Dear Pan-Spiritual Internet Aether,
I’ve seen your ghosts screaming for attention behind my computer screen, frames from the minds of artists, musicians, businessmen and other children who will never stop growing, though the tracks they have left in your virtual sand, Internet Aether, have all the trappings of completion, awaiting a death by trampling. Are they screaming, or is it my own mind echoing into the cavernous imprints on the other side of my laptop? Forgive me, Internet Aether, but your charms have got me chatty. Let me get to the point. I’m here to review DJ Ole’s East Village Radio Friday Night Special, which aired on December 9th, 2011 at 6pm. It looks like this will be a weekly thing for him now. I enjoy a blast from the New Wave past, and DJ Ole is my boy, so I’m looking forward to it. I, of course, make no claims of this review’s impartiality…
I’m listening to the show as I’m writing this, so this is not even so much of a review as it is simply a view. Or rather, a listen. DJ Ole introduced himself as the dirty half of Jetlag, the clean part being none other that Andy Rourke, the bassist of Smiths fame, whose East Village Radio show is on Mondays at 2pm. The Human League’s Reflections was DJ Ole’s first blast of the evening.
Background makes things alive and the background here is that I was just starting to open my mind enough to eventually consider listening to the Human League when I first met DJ Ole in high school. I did not meet him as a DJ, but rather as a bass player. He had just moved from Brooklyn to the George Washington Bridge area of Jersey, and came with an ancient Hofner Violin Bass with the strings so far from the neck it was virtually impossible to play it. Which was probably why he technically didn’t, though he impressively slapped it around, which meant he was in the band. My heavy metal band. Which brings me to the point that the Human League was not on my musical palate yet, though I was already too cool for all the metal stuff and ready for something subtle, like Joy Division, which came with black lipstick, which came, incidentally, with the Smiths…
It was much later that I learned to appreciate the Human League’s English perspective on Motown and the whole Northern Soul thing. As a matter of fact, I just checked out their early stuff, as I had been meaning to, and so far their ’79 Reproduction album sounds like early Eno. They were too ever-present on commercial radio for me to give them a chance, even in the 90’s.
DJ Ole, however, brought a piece of Brooklyn with him in late 90’s Jersey, and as everyone knows, Brooklyn operates with the constant cultural backdrop of the late 70’s and early 80’s. Certain things never get uncool there, including the soulful side of New Wave. DJ Ole has a knack for picking out the gems from that current. His set so far has included Grace Jones’ Pull up to my Bumper and Cameo’s original Word Up – tracks that will inspire even the uninitiated.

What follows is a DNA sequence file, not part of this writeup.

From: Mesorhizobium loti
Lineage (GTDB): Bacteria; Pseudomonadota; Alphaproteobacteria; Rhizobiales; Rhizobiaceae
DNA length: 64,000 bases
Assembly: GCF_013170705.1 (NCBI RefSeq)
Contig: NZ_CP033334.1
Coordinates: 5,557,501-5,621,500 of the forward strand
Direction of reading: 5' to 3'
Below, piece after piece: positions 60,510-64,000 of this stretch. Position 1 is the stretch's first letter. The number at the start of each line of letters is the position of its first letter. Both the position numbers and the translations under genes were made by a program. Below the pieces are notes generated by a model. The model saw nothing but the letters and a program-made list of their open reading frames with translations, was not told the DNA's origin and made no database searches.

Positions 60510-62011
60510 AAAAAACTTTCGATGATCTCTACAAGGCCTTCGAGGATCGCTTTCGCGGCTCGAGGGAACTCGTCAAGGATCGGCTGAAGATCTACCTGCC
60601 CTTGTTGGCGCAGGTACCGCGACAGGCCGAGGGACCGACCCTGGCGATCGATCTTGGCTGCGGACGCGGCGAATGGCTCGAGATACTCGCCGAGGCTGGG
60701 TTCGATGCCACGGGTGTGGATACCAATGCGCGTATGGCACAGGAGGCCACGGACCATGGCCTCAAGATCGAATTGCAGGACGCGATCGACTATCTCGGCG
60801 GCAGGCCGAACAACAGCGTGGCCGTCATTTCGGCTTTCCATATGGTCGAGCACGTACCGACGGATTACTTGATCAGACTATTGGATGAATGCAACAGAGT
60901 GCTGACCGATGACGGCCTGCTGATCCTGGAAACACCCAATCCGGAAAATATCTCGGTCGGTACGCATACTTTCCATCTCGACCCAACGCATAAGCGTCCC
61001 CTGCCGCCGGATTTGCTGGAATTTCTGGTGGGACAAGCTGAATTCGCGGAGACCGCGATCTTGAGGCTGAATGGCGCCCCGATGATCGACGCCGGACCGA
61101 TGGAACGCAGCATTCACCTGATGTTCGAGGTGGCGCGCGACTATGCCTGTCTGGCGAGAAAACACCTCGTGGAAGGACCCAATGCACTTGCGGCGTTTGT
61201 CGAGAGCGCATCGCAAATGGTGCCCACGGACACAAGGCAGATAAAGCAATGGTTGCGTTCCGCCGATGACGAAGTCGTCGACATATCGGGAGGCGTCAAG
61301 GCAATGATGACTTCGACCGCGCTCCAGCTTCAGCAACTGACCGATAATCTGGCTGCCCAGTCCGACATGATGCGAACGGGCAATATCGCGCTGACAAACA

Another flavor from DJ Ole’s early set was old-school hip hop with a double blast of The Boogie Boys and Ice T right off the bat. DJ Ole, a definite contemporary hip hop fan, holds the old school dear as more than just a historical reference. Brooklyn, where he lives again these days, may be the last place one can find rap fans who appreciate Kanye West and the Beastie Boys with the same passion.
DJ Ole and I became passionate about the darker side of New Wave in high school, and The Smiths were a definite threshold between intricate, deeply lyrical song writing, and pop music. Strangely enough Ole crossed paths with Andy Rourke and now they have a stellar project on the rise, namely Jetlag. Oleg’s compositions associated with the outfit are poetic and mature.
As for his DJ set, the early Brooklyn soulful influences have returned and flavored the poetry that has taken root in Ole’s heart since our high school days. The result is an intelligent party, equal part nostalgia and discovery of what you may have missed. Freestyle jams with class come to mind, like Surrender Your Love by Clear Touch, playing now. DJ Ole is a man of just enough words during his show, enough to provide context (“This is, after all, New York City,” he says as he eases us into the freestyle track). “Talk to me if you love New Order,” he says, and puts Shellshock on.
Memories of my days of falling from grace with style, like a punk band that discovers New Wave rush into my mind, and perhaps I’ll talk about that in my next entry. For now, I’m going to let DJ Ole do his thing. Listen along, here is the link.